Wednesday 11 December 2019
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The News - 22 days ago

US officials tell impeachment probe of concerns over Trump Ukraine call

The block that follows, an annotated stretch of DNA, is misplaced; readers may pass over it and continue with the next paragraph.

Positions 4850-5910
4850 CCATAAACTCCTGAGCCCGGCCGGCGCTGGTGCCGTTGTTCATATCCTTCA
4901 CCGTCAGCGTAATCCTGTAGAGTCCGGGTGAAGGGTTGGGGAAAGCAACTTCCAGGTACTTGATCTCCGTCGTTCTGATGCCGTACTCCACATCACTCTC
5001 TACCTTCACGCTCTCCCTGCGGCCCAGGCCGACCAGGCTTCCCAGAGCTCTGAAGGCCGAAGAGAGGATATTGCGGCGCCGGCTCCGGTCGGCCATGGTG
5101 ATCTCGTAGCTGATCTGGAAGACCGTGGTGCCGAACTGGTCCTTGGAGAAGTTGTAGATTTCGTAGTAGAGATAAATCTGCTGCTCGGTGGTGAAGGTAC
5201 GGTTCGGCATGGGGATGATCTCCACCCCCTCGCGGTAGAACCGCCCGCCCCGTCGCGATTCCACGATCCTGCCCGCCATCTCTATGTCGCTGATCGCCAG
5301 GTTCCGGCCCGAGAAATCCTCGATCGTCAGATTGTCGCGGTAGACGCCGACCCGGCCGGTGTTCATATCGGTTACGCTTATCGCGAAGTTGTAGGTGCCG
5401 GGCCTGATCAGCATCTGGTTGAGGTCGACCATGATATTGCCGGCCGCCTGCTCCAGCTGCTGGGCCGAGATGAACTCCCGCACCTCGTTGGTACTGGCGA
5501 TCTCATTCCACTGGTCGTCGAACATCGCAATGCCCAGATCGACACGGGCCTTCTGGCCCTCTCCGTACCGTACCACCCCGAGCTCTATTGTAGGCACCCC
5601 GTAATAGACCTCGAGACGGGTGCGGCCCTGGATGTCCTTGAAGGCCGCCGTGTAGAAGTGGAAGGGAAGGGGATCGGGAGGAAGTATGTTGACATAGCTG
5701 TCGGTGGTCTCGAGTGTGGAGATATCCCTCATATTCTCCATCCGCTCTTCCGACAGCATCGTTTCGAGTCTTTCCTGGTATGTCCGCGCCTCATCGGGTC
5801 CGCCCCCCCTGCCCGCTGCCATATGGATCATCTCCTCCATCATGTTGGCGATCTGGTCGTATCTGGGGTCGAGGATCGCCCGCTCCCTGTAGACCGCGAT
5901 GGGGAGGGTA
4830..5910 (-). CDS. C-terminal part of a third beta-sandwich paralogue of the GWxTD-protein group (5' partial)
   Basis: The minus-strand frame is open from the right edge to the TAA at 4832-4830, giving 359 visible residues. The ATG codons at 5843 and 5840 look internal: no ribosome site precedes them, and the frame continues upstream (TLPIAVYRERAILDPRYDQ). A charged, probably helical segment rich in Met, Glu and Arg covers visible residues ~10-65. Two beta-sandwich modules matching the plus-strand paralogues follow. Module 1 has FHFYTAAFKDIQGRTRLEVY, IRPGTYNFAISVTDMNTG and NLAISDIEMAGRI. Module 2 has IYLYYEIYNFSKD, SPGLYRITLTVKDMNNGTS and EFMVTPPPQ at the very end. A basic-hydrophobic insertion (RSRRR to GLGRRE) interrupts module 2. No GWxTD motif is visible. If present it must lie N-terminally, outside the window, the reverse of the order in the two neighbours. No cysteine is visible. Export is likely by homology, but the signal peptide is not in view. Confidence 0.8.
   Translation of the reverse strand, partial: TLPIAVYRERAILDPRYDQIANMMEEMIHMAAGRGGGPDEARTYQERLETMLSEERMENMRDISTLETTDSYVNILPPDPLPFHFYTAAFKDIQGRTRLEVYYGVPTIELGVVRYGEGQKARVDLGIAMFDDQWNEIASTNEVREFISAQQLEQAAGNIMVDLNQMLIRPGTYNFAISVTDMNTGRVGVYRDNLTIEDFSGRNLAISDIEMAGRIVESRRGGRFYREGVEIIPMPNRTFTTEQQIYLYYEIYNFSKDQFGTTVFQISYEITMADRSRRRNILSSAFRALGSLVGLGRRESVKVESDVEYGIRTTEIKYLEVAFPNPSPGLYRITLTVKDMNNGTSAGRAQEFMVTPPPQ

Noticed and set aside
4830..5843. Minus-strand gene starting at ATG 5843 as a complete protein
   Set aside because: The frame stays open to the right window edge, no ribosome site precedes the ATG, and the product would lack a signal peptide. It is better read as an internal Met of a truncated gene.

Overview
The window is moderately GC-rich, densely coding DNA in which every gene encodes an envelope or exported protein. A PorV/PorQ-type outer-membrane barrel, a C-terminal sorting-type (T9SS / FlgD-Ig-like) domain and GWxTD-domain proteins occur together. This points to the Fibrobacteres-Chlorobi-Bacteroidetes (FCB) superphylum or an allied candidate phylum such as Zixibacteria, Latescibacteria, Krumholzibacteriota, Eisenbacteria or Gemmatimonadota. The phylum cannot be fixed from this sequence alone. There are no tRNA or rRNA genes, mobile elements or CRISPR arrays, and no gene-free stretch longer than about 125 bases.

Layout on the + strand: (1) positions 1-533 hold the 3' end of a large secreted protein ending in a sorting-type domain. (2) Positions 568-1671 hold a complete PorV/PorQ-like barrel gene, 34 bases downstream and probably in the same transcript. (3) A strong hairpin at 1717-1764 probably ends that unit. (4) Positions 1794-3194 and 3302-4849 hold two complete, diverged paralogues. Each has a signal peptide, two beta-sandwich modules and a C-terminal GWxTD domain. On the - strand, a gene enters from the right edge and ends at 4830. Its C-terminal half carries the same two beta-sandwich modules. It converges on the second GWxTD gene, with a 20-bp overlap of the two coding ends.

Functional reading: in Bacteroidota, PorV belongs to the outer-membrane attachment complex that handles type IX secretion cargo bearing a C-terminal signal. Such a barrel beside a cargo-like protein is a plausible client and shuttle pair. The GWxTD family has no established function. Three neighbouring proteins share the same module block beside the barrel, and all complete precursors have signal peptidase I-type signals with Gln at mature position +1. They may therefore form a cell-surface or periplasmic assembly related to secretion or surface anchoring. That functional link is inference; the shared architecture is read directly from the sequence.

WASHINGTON: US lawmakers heard on Tuesday from two direct witnesses to the Ukraine call at the heart of the impeachment inquiry of Donald Trump, both of whom said in open session for the first time they were surprised and concerned by the president s demands for investigations of Joe Biden.One of the witnesses, Lieutenant Colonel Alexander Vindman, said he was so alarmed by what he heard on the call that he reported the inappropriate discussion to lawyers of the National Security Council out of a sense of duty. The other witness, Jennifer Williams, a foreign service advisor to Vice President Mike Pence, said Trump s reference to Biden in the July 25 call with Ukraine s Volodymyr Zelensky was unusual in that it delved into domestic US politics.Williams and Vindman, a senior NSC official, were among four key witnesses testifying on the third day of impeachment hearings into whether Trump abused the power of his office.Democrats are seeking to show that Trump leveraged nearly $400 million in military aid and a White House meeting with Zelensky to extract a commitment from the new Ukrainian leader to probe former vice president Biden and son Hunter, who served on the board of a Ukraine energy firm. It is improper for the president of the United States to demand a foreign government investigate a US citizen and a political opponent, Vindman told the House Intelligence Committee hearing. This would have significant implications if it became public knowledge and it would be perceived as a partisan play. The Trump-Zelensky call has become the fulcrum of the investigation.Williams, a career foreign service officer detailed to Pence s office, also listened to the call. I found the July 25th phone call unusual because ... it involved discussion of what appeared to be a domestic political matter, she told the hearing. The reference to Biden sounded political to me. The open testimony amplifies the depositions that both officials delivered during the closed-door portion of the inquiry.Republicans had savaged the secrecy of the closed-door sessions, and have also sought to discredit several of the witnesses who have defied White House orders not to speak with investigators.On Monday, in a letter to Republican investigators, Senator Ron Johnson made the unsubstantiated accusation that it is entirely possible that Vindman has never accepted Trump as a legitimate president.Later on Tuesday, Kurt Volker, the former special US envoy to Ukraine, and National Security Council official Timothy Morrison was to testify.The House investigation could conceivably wrap up this week, with evidence prepared to be sent to the House Judiciary Committee to draw up articles of impeachment.Trump s impeachment by the Democratic-controlled House, which appears increasingly likely, would place Trump on trial in the Senate, where a Republican majority could protect him from removal.

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